People working with me, specifically, my mentor in IDGVV wonder why I am still unemployed. She said that I am not that bad to be not employed and she thought there should be something wrong with my interview skill or thing like this. However, as far as I have experienced, I am not so bad in interviewing for my frequent appearance in final interviews in many firms. And in almost every case, if I thought that I perform well in one interview, I can immediately say if I can make it to the next round. However, in some cases, when I thought that I have had a very comfortable conversation with the interviewers, I am still eliminated.

After getting in final interview round for many firms, I thought of one reason of mine for being out in the very final round may be that I applied for things that are surely not of my advantages.

I supposed that it should be the reasons why I am out in the interview of Unilever – Finance function, Ernst & Young (and now EY), and GE.

I applied for Finance or Tax Consulting, which requires candidates to have a firm background on these stuff. I remember being asked about some knowledge of Tax when being interviewed in EY and some knowledge of Finance in GE. Though I was able to pass the basic question on these fields, the interviewers look unhappy when hearing that my major is about Economics and I have not been equipped with good background in Finance. No matter how hard I try explaining them that I will study these stuff to fill up their requirements, I am still getting out. I remember in the final round of GE Financial Management Program, when all candidates are required to prepare for a business plan and present it before the CFO of GE, I have prepared a good market research but the CFO still said that my finance is not good enough. For these failures, I think that it is not difficult to understand why I was rejected. I was not up to their requirements and I am out.

But sometimes, I get no clue of why I am out. Until now, I have not much idea of why I have been out in PwC, Deloitte, and 1/2 out in KPMG. I have comfortable conversations with the interviewers and received thank-you letters after a few weeks. In Deloitte, I thought that my mention about the interest of mine for consulting has ruled me out but some students still got in even when they said that they choose Big 4 because of their herd instinct. In PwC, I have no clue as the interview ran smoothly enough for me to think of being out based on my previous experience of assessing the possibility of succeeding in an interview. In KPMG, I suppose that my mention about MBA is somehow a hindrance for this firm kindly putting me in the waiting list. My friends said that it may be due to destiny. Finding a right workplace is like finding a right partner. It is not like the time when you try your best to get into a university when a same standard is set in advance and you take a leap to get in. Sometimes, finding a right workplace is like finding your wife or husband, you have to take some efforts too but sometimes, it is the destiny that decides if you could end up with each other. One friend of mine, an audit associate in KPMG, said that she seemed to be unfortunate to get into Big 4 as she found out that she is not interested in audit work. It should be fate or destiny that matters in some cases.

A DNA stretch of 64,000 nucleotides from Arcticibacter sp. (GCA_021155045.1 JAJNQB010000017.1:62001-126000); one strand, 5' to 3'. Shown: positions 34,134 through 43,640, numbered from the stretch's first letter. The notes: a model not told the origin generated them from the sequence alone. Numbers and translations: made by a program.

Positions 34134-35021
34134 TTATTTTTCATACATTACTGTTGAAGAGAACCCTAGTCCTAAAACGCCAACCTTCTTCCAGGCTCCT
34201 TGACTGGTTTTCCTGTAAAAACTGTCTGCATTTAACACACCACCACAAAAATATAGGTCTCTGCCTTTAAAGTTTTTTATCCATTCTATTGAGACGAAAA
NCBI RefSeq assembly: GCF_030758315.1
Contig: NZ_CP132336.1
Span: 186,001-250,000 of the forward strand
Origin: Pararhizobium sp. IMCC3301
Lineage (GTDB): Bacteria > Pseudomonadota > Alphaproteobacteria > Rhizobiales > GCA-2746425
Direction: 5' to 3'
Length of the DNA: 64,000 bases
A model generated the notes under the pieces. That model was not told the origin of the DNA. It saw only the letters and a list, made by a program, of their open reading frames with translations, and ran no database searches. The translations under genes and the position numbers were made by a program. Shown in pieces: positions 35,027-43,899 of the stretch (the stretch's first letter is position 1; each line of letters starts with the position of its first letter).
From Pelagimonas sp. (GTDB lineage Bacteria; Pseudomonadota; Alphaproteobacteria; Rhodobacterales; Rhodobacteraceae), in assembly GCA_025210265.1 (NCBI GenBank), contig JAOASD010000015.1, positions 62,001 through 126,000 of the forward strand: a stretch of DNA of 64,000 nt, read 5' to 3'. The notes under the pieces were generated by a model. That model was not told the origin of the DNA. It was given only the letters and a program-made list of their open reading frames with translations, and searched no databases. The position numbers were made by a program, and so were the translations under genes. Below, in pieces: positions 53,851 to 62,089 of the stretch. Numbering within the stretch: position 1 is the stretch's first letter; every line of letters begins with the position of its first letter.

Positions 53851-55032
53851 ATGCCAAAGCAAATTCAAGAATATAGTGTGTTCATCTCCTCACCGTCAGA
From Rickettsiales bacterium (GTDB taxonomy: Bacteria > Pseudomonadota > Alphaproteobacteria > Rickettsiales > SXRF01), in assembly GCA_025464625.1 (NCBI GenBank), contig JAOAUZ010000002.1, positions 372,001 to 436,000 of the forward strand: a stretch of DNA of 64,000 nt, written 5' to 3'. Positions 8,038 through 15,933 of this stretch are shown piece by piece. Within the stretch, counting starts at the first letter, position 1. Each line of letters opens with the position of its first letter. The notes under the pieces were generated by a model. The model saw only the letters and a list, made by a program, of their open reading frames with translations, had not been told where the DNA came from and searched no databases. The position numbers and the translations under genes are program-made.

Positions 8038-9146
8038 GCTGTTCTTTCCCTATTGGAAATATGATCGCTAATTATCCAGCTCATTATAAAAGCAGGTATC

Some reasons that I see recently is that I am not the best at things I am good at. My advantages are still limited to a “so-so” level, not extraordinary good enough for a job. I am good at writing but not good enough to be an excellent copy-writer, a real story teller, who can transfer enthusiasm into words and motivate people to take action. I am kind of experienced with research analyst but I wonder if I can get into the work of research analyst for big firms like McKinsey or kind of market research firms. Or it is not even advantages but it is just a by-product that every employee expects a candidate to possess and  I was misled that that’s all they need.

Other reasons, which I am strongly scared about, are my unwillingness to take some jobs that I do not like. Should it be natural or I am kind of choosy one? I remember my two most recent interviews for two companies introduced by my friends. If it is a job that I found myself, I am always sure that I love or at least am interested in the job scope in the job description. But these two jobs are referred to me by two seniors and I have not much ideas of what is going on until I have an interview with these companies. The first job is with a boutique consulting firm in government relations and policy advisory. They offer a position of administrative officer and asked me everything about my expectation. I sincerely said that I expected to do more things relating to technical stuff. I can be an admin, but I expect it to last for a short time. I do not want to be an admin for my whole life. Some elder may criticize me for being choosy but I think that I should state clearly my expectation. If I am chosen for this job, it would be a misery for both company and me. Admin is a very good job to do and it is not an easy one, however, it does not suit my characteristic and my career goal. The second job is salesman for a newly established English center. First, I am not much interested in English center. Second, I am not interested in being a salesperson in the sense of what they described in the JD. Though everything in this business world is all about sales but the differences lie in what you sell. I am surely that many people are interested to be investor relation officers but few are interested in being salesmen for an insurance company. Hope that you guys get what I mean. To sum up these above two cases, am I too choosy or am I not comfortable to get out of comfort zone (I mean my existing JD), which makes me unemployed until now?

Figure out the reasons is by no means an easy job but figure out a solution is even more difficult.  At the moment, I am still actively seeking for other opportunities and hope that things will get on my way soon. And hope to find solutions to fix everything soon.

So wish you a nice working week ahead!